A landmark state education reform bill cleared a key hurdle Wednesday night as it passed out of two Senate committees.
The bill reflects the recommendations of what’s known as the Kirwan Commission, a state panel that spent three years studying how to make Maryland’s schools globally competitive.
But on Wednesday, the Senate Education, Health, and Environmental Affairs Committee added what one member called an “escape hatch” that could reverse the changes after five years.
The reforms phase in over a decade, at the end of which, they are expected to cost roughly $4 billion a year. The first few years are funded, and lawmakers are considering proposals to pay for the rest.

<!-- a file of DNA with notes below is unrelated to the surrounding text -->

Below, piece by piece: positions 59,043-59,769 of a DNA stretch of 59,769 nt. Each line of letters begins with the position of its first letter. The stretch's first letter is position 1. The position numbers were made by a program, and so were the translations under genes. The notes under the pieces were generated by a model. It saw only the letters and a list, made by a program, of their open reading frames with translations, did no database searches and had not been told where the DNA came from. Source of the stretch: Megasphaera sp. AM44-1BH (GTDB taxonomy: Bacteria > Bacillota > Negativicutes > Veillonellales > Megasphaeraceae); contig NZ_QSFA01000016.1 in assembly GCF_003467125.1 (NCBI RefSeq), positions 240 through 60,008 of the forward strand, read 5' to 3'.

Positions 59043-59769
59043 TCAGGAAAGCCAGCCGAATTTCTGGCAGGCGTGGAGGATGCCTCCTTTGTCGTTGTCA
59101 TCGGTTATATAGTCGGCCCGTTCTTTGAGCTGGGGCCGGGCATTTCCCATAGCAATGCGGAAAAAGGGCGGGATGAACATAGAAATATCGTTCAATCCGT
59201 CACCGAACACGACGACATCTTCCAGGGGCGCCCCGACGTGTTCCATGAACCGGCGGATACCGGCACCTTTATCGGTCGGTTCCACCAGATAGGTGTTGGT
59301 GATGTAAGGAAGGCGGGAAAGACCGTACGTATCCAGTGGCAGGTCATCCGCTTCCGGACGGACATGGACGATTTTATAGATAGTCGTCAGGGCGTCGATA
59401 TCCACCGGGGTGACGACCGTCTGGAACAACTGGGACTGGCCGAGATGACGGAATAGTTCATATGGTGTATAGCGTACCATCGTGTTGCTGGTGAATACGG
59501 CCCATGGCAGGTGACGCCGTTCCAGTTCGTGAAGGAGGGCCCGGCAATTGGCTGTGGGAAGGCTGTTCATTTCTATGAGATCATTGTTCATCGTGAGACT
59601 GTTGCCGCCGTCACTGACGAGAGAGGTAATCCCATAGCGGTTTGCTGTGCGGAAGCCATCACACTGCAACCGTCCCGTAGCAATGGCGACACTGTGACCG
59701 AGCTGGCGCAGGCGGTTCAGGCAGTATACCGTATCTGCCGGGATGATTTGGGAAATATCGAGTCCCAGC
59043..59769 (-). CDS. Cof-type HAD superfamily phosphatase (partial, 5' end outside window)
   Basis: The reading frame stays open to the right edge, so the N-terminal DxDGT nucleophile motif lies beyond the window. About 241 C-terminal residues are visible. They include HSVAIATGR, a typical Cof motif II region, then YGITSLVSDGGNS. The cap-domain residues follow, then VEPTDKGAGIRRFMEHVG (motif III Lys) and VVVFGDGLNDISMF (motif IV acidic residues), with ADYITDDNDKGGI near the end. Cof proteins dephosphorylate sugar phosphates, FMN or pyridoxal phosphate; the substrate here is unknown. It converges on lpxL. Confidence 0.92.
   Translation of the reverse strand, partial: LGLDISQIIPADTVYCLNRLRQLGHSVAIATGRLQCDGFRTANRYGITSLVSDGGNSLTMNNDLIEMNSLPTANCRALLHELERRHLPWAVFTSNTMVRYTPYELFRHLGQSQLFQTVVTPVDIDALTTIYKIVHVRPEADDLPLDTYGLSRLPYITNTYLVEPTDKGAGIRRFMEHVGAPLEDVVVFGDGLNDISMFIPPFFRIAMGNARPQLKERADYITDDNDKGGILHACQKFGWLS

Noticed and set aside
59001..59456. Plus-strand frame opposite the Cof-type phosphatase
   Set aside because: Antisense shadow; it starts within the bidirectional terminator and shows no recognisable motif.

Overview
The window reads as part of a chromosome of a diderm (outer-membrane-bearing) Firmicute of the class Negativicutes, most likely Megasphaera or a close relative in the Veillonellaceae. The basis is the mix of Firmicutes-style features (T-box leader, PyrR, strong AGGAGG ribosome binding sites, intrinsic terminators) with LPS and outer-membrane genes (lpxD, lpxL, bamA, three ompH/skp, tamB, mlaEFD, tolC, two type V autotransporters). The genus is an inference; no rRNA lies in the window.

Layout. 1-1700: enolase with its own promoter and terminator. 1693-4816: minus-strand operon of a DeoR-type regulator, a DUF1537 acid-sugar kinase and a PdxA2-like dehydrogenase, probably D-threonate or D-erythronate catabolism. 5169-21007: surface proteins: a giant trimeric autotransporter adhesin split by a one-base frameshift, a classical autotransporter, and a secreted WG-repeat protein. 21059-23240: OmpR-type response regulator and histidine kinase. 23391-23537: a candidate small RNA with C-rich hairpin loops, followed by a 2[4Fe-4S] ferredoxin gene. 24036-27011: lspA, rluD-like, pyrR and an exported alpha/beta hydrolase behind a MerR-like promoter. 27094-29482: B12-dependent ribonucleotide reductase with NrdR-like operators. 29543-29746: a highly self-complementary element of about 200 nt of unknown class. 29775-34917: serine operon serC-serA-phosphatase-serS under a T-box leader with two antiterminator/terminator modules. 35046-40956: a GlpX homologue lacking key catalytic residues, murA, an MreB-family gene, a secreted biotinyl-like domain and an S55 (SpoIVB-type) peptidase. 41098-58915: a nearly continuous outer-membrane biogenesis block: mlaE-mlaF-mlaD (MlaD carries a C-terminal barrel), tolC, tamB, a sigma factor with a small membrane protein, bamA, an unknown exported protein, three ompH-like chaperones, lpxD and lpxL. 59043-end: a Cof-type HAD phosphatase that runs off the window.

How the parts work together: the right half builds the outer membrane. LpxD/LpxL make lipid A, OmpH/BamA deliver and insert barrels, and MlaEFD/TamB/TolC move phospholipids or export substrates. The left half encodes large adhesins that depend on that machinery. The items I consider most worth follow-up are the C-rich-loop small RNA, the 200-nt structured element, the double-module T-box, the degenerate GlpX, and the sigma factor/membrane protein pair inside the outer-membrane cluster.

But if in five years, the state is short $100 million or more, or if an independent board determines that the changes are not improving educational outcomes as expected, the rest of the plan won’t kick in.
Baltimore Sen. Mary Washington was the only committee member to vote against the provision. She called it “an escape hatch,” and said it raises questions about lawmakers’ commitment to the reforms.
The provision allows the legislature to continue to underfund the schools, she said.
Sen. Paul Pinsky, the committee chair, said it’s pragmatic.
“We need revenue to complete the process,” he said, adding that he is personally committed to finding the funding before the five-year mark, even if that means raising taxes.
The bill could get a vote in the full Senate as early as Friday. If the Senate passes the bill, members will have to iron out differences with the House, which passed its own version last week, before it can go to Gov. Larry Hogan, who has criticized the plan as too expensive.